Malcolm Roberts, the Queensland One Nation candidate who seems set to be elected to the Senate, sees the world through the eyes of the archetypal conspiracist. Dark forces move with malign intent behind world events.
Climate science is a conspiracy cooked up by a secretive alliance of leading scientists and scientific bodies, including the CSIRO and the Bureau of Meteorology that function as the Australian arms of a wider global plot centred on the UN and the Intergovernmental Panel on Climate Change.
Roberts has a background in the mining industry and serves as the project manager of the Galileo Movement, the central denialist organisation in Australia. Its patron is broadcaster Alan Jones, and its panel of advisers is stacked with all of the usual suspects – Gina Reinhart favourite Ian Plimer, blogger Jo Nova, monarchist David Flint and even Lord Monckton. It claims the Sydney PR company Jackson Wells as its media adviser. Jackson Wells lists “reputation management” among its core services.
In a rambling “personal declaration of interests” Roberts discloses that his daughter’s horse Clancy eats only renewable foods and that his working methods “are based on understanding the Laws of Nature … and understanding the Human Condition.”
His work shows all the signs of what psychologists call conspiracist ideation, defined by Stephan Lewandowsky et al. as “the attempt to explain a significant political or social event as a secret plot by powerful individuals or organizations. The presumed conspirators are typically perceived as virtually omnipotent …”
Elders of Zion
Roberts is interesting because he bells the cat of climate denial. As Patrick Stokes has pointed out, he believes that behind the scientific conspiracy is a secret ring of international banking families. Speaking on behalf of the Galileo Movement, in 2012 Roberts told the Sydney Morning Herald that climate change science had been captured by “some of the major banking families in the world” who form a “tight-knit cabal”.
If that sounds like the toxic far-right claim about the global ambition of Jewish bankers then it is. Roberts seems to share the worldview of those who see the world’s political leaders as, in the words of one group, the puppets of “the Money Master — the Jew — sick, neurotic, carnal, haters of Christ”.
In a bizarre 135-page document titled “Why? Motives Driving Climate Fraud”, Roberts argues that international bankers are secretly pursuing their agenda of global control through environmentalism. He singles out the Rothschilds (of course), Goldman Sachs, the Rockefellers and the Warburg family.
Roberts’ embrace of the Jewish banker conspiracy has proven too much for fellow climate science denier Andrew Bolt, who in 2012 asked Roberts to name the banking families in question. Bolt did not publish Roberts’ response but did publish his reply:
“Two of the three most prominent and current banking families you’ve mentioned are Jewish, and the third is sometimes falsely assumed to be. Yes, this smacks too much of the Jewish world conspiracy theorising I’ve always loathed.”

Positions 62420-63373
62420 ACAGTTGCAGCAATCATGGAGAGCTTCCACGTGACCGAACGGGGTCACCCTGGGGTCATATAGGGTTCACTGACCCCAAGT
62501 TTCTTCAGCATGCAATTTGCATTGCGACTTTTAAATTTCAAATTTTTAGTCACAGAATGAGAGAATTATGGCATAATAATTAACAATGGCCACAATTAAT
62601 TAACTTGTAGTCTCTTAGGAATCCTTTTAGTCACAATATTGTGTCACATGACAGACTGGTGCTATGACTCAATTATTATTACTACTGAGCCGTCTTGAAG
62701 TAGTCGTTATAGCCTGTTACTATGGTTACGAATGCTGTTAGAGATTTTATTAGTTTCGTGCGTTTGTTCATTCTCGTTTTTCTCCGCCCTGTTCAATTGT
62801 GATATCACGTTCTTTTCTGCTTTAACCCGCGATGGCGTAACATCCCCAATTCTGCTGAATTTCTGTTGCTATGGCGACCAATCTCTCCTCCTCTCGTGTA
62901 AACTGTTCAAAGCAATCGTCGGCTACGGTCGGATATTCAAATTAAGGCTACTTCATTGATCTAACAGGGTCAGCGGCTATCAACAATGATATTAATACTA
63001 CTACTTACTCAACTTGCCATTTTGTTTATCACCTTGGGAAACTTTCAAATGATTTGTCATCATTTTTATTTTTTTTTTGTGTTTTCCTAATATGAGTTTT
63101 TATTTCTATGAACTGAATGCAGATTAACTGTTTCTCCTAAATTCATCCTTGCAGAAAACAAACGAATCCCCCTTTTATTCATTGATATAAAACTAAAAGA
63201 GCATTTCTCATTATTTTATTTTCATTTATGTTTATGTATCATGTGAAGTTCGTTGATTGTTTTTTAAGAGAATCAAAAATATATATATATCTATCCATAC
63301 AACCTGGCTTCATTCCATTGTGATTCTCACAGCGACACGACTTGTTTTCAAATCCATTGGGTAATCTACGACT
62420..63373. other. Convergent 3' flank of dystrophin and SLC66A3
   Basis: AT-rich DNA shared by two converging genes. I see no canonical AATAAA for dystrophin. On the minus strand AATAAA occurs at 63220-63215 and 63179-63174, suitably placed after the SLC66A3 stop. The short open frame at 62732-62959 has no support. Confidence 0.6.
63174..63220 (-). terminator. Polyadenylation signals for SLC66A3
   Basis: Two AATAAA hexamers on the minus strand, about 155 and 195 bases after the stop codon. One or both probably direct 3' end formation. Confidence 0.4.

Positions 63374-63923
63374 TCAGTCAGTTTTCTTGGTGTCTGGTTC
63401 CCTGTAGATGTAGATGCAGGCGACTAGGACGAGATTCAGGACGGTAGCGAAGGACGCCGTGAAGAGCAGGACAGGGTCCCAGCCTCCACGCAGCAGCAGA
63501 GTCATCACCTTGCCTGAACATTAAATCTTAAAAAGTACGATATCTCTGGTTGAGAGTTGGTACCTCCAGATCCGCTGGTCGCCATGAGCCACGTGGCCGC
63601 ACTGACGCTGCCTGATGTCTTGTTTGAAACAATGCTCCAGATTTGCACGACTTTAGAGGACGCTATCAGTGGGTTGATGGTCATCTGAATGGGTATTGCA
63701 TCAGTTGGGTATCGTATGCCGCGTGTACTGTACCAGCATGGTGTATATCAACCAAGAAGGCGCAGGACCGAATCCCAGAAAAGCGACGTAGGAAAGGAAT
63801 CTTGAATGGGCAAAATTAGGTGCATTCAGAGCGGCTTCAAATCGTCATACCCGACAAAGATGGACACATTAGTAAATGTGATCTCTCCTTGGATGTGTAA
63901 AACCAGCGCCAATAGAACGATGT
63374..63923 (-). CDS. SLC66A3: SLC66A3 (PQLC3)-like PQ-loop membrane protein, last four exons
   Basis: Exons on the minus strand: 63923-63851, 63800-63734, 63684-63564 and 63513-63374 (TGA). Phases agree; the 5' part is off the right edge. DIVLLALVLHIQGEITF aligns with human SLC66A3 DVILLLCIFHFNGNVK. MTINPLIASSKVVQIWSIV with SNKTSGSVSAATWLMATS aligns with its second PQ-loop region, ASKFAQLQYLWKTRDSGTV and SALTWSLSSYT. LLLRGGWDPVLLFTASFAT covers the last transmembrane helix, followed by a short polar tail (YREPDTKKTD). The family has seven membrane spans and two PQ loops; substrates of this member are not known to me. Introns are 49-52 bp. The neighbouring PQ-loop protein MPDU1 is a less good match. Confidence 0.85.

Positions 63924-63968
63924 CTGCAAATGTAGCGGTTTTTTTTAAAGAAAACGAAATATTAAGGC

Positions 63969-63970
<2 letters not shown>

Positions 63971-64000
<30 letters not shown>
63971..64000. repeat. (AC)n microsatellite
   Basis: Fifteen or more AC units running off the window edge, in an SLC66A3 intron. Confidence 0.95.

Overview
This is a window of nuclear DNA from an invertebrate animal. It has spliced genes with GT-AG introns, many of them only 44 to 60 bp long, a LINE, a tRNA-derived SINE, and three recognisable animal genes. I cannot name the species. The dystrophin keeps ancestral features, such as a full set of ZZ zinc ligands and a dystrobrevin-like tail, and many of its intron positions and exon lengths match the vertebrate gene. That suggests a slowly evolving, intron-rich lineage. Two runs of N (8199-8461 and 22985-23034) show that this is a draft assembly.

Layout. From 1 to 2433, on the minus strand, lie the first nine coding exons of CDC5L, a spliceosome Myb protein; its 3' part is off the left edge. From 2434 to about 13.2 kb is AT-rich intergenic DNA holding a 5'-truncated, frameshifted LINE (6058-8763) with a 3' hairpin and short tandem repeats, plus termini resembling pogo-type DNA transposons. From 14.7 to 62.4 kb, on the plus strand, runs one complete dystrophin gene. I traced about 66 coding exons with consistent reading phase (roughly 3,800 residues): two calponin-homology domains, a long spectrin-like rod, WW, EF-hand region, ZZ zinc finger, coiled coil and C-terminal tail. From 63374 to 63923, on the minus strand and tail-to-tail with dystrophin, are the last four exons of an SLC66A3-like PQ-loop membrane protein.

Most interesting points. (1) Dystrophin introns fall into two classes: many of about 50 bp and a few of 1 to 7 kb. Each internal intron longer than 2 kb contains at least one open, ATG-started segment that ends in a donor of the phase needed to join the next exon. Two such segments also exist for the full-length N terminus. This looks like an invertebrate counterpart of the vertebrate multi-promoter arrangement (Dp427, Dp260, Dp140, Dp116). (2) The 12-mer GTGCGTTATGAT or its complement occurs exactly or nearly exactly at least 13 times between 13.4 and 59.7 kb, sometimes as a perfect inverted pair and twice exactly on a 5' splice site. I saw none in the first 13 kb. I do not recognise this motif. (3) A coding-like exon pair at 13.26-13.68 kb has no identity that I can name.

Bolt asked that his name be removed as an adviser to the Galileo Movement.
I almost prefaced the last sentence with the words “to his credit”, but why should we congratulate a man for choosing to reject one mad conspiracy theory when he has devoted years of his life fostering another?
While Andrew Bolt may “despise” Jewish world conspiracy theories, there is nothing inconsistent in Roberts’ position if you are prone to conspiracist ideation.
If you believe climate science is a giant conspiracy drawing together the world’s leading climate scientists, along with the IPCC, various scientific academies, environmental organisations and governments around the world – as Andrew Bolt does, along with championing the weirdest of the New World Order conspiracy theorists, Christopher Monckton – it is natural then to ask who or what lies behind and organises this conspiracy to deceive and what their ultimate objective might be?
Settling on Jewish bankers, known to be bent on world domination, makes sense.
Hanson world in Canberra
The global plot promoted by Malcolm Roberts is not some kind of outlier in Hanson world. As Robert Manne pointed out in 1998, Hanson’s statement of her worldview, set out in her tome The Truth, spells out with breath-taking candour every crazed far-right belief in the “New World Order”. It makes Roberts’ more recent statements appear positively restrained.
So the fringe has found its way to the centre, and with powerful support. Among many like-minded others, Maurice Newman, once a senior business adviser to Tony Abbott, is given free rein to espouse his froth-at-the-mouth conspiracy theories on the pages of The Australian, which more and more resembles that other Murdoch outlet for paranoia, Fox News.
And there can be no doubt that Roberts’ views will be welcomed by a significant minority of Coalition parliamentarians who support Hanson’s call for an inquiry into the “corrupt” Bureau of Meteorology and for the teaching of climate denial in schools.
And we laugh at Donald Trump.